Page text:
In time for the presidential election, an appeals court has determined that Texas’ voter identification law is discriminatory. Those without a government-issued photo ID will therefore have their votes counted on the basis of other evidence of residency. If Texas turns out to be in play in November, the result could have a small but meaningful effect in Hillary Clinton’s favor. More important, the decision has great symbolic significance in an election in which Donald Trump has focused on illegal immigration. In 2008, the U.S. Supreme Court upheld a voter ID law in Indiana as a permissible way to avoid voter fraud. The different result in Texas — a state with distinctly different demographics — highlights how much things have changed in the last eight years. A federal district court had previously found that the Texas law, S.B. 14, violated both the Voting Rights Act and the Constitution, and a panel of the U.S. Court of Appeals for the 5th Circuit upheld part of the decision. Texas then asked the entire court to sit and reconsider the result. In the meantime, the 5th Circuit issued a stay that kept the law in place. The plaintiffs asked the Supreme Court to reinstate the lower court decision and block the law. In an unusual move, the justices told the 5th Circuit that if it didn’t decide the case by July 20, 2016, the court would be willing to consider a motion to block the law. The Fifth Circuit got the message — and issued its carefully crafted opinion on July 20.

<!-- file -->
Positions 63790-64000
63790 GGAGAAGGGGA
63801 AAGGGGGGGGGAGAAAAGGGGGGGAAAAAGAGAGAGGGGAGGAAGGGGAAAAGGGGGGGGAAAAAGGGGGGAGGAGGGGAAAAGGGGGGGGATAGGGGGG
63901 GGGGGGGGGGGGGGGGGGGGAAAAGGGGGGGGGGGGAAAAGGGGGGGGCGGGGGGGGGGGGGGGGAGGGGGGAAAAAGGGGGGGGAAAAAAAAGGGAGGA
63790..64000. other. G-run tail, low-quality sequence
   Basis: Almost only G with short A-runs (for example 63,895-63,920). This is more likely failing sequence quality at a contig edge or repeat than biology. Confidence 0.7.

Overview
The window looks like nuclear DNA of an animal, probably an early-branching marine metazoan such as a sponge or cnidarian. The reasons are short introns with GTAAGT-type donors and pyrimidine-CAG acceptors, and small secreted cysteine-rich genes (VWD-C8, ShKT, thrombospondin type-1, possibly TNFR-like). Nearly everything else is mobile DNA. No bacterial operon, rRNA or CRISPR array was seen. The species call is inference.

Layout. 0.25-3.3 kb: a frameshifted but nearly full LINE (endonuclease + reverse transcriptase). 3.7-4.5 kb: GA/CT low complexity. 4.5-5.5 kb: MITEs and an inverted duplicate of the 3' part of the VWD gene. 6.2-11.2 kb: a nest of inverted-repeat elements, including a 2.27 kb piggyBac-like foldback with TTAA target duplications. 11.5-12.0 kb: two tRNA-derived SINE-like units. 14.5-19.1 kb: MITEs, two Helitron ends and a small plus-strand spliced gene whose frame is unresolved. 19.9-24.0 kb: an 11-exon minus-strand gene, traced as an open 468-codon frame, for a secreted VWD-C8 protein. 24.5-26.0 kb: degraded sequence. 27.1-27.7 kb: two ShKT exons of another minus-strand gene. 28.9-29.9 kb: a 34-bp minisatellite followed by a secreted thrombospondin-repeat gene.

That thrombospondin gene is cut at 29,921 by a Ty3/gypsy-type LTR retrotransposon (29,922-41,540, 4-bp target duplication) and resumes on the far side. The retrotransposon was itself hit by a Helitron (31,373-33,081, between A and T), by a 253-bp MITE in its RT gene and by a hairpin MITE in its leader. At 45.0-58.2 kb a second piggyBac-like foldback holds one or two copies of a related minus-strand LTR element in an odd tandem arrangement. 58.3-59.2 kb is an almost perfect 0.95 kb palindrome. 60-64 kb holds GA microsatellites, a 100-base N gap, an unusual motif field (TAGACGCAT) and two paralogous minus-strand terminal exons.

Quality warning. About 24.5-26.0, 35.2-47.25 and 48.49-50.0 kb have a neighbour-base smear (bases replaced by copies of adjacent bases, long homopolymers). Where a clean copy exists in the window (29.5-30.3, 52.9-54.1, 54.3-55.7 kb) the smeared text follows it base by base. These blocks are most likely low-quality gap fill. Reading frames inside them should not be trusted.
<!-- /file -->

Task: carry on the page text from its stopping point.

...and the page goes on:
The majority more or less reached the same result that the panel had. It first said that the district court had made some legal errors in determining that the Texas law was enacted with the intent to discriminate against minority voters. In particular, the appeals court chided the lower court for relying too much on Texas’s long history of voter discrimination and for giving too much weight to the testimony of the law’s opponents.
The appeals court sent the case back to the district court for a do-over on the question of intent, to take place after the election. It strongly hinted that there could be enough evidence of discriminatory intent — in particular the fact that there was no meaningful evidence of voter fraud.
This part of the holding might for the moment assuage the feelings of some Texas Republicans, who can at least say that the appeals court didn’t find that they meant to block Latinos and blacks from voting. But unlike the Equal Protection Clause of the Constitution — which, according to the Supreme Court, only prohibits intentional discrimination — the Voting Rights Act also prohibits laws that have a discriminatory effect. And the 5th Circuit upheld the district court’s judgment that the voter ID law had a disparate, racially discriminatory impact on voters.